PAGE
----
Some serious questions

School leaders and the quandary of transition to online education in pandemic
Some serious questions
Representational ImageFile/ GK

Ayaz Ahmed Khan

Education is a social concept rooted in the emancipation for all. However Covid and the Covid induced lockdown proved a major disruptor.

While India’s transition to online education during the pandemic was well rightly appreciated however the sticky situation that it created for the school administrators more so for private schools (I don’t mean rich and big schools) spread far and wide in the country still remains unacknowledged and the efforts to make such a transition possible remain less appreciated.

Needless to mention that our Education System was struggling to deal with the digital divide even before the pandemic, since digital divide in the country is still a reality. In such times the unprecedented situation created by Covid 19 proved a major disrupter and the chaos and uncertainty affected the school system drastically. Covid caught us unawares and therefore exposed our lack of readiness and unpreparedness to meet any such sudden challenge. It reflected the development at social, economic and more particularly the education level, teaching-learning level, competence level, technological and digital advancement levels which obviously manifested in forms of time taken for online system, online classes, bridging the technological and competence gap between the teachers and the school leaders/owners, between teachers and students, between school and parents and therefore took time, created gaps and inequity in teaching-learning, created further digital divide between rich and poor and between those who have tech know how and those who have not. Thus, Covid showed us the mirror where we stand and brought us out from the mirage of considering ourselves and our system fully digital. We can’t deny though that the flagship programmes like digital India had already started well before the pandemic but at school level much was to be done when the pandemic hit us hard. Covid 19 made us see the current realities of the social, educational and economic emancipation in the forms of rising poverty and lack of access to smart phones among millions of our population. It reminds us of the struggle at the school level as well as the struggle of the parents to come to the digital landscape that was the last alternative for the education of their children.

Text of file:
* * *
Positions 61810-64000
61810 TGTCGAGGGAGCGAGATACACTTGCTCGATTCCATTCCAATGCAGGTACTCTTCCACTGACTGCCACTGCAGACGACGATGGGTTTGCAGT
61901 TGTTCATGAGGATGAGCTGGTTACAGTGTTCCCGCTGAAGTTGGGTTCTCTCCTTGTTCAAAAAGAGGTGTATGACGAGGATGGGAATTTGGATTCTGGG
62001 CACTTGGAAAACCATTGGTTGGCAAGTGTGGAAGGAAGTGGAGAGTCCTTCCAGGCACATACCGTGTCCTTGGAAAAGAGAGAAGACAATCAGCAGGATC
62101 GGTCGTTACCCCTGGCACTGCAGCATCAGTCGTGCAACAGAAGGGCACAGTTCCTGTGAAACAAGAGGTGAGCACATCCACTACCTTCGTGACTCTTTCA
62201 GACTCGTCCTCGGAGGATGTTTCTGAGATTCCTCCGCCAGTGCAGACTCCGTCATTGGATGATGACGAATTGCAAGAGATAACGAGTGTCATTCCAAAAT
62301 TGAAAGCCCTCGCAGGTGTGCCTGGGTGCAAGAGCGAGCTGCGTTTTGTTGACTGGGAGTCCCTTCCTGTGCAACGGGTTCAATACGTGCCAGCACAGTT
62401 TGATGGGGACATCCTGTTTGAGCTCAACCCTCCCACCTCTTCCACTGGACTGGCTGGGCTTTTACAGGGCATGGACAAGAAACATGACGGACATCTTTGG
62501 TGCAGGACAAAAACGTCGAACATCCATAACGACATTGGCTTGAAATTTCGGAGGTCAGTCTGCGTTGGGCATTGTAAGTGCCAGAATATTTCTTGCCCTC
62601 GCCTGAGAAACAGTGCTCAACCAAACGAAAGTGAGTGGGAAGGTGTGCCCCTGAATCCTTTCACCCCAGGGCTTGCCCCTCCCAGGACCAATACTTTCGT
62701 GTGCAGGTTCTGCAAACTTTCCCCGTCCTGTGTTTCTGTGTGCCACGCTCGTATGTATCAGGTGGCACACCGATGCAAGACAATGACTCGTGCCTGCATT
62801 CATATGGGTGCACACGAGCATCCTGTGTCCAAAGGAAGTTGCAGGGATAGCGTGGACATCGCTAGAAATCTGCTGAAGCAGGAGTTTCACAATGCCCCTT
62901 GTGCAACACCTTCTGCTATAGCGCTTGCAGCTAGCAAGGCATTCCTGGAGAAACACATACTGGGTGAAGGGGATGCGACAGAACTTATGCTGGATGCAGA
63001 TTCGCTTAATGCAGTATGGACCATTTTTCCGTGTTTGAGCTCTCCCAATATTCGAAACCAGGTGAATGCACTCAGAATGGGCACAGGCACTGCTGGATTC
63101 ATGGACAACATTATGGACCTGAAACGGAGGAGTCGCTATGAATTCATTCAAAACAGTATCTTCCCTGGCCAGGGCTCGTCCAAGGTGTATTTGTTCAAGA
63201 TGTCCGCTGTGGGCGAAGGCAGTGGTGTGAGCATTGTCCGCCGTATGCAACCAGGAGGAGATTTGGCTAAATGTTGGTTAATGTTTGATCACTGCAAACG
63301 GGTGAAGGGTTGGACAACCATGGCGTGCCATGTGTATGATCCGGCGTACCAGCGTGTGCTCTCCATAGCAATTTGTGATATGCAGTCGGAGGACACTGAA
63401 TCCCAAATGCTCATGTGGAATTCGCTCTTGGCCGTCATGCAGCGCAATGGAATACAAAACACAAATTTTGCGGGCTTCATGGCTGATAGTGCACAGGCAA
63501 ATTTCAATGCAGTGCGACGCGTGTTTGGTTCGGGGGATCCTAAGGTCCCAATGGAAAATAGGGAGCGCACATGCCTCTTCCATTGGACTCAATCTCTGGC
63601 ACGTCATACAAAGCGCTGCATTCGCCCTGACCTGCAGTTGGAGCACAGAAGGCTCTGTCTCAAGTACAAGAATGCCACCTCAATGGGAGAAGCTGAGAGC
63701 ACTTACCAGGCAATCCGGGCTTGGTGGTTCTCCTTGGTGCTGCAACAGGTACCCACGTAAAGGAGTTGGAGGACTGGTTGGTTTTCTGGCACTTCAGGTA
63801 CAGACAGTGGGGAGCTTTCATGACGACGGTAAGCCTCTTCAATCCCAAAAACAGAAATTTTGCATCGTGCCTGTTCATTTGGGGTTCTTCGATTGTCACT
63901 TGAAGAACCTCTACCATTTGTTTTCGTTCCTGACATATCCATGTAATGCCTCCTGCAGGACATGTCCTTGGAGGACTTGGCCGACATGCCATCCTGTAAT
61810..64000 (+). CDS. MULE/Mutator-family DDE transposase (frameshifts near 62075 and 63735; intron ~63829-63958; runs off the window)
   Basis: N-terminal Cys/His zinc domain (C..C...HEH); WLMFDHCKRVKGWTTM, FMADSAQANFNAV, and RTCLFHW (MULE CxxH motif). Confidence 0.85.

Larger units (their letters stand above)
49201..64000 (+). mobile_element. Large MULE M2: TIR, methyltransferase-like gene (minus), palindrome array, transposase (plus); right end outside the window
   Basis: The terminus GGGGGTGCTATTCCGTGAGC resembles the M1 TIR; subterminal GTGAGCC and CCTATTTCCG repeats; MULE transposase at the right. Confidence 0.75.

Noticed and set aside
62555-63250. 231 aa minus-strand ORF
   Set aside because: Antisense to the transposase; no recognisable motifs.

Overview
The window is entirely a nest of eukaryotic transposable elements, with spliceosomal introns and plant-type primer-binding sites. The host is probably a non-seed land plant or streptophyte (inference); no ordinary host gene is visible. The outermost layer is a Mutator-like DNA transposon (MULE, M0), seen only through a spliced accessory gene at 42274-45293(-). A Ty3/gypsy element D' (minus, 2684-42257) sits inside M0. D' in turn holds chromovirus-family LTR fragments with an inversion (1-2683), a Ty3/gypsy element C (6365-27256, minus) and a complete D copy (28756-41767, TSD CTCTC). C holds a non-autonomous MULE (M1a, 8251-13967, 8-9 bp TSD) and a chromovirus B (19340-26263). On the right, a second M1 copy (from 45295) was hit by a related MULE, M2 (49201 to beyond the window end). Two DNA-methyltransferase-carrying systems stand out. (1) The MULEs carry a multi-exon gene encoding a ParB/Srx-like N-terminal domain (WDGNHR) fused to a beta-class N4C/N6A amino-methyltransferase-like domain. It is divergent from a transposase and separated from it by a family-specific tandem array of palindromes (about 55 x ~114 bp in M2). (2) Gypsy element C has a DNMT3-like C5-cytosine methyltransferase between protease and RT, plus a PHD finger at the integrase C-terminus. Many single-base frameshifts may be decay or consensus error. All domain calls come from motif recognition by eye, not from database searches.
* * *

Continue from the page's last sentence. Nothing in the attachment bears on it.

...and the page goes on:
Moreover the pandemic hit us when the country had just begun to move forward from dealing with the issue of enrolment to the learning outcomes now in future there are apprehension of increase in drop outs among poor besides the Pandemic shifted state’s priority tohealth care and saving the citizens which was an urgent need but every other sector especially education got affected with serious ramification for future. The already poor funded education sector got further affected as online education became a barrier and yet another divider among the students coming from well of and socio-economically poor background. The stakeholders especially the average private schools which were running on the tuition fee that would come from the students got badly impoverished amid the lack of revenue and income. Teachers had to bear the brunt in terms of job loss, or without pay or salary cuts which further posed severe challenges to school leaders. Further the logistics that were needed urgently to make the transition to online classrooms posed financial challenges to administration when no revenue was flowing. Almost one year passed that the education system in India has gone online, education now is totally depended on technology knowhow leaving the parents, teachers’ students and the school leaders in pressure, to adapt to such changes within a limited time. It was something like starting a defunct machine to utmost excellence which was obviously an ardent task. There was no alternative left for the school leaders, they had to be prepare for the sudden transition and unfortunately this led to many fallacies, shortcomings, technical issues, trained human resource issues, anxieties and frustrations, etc,.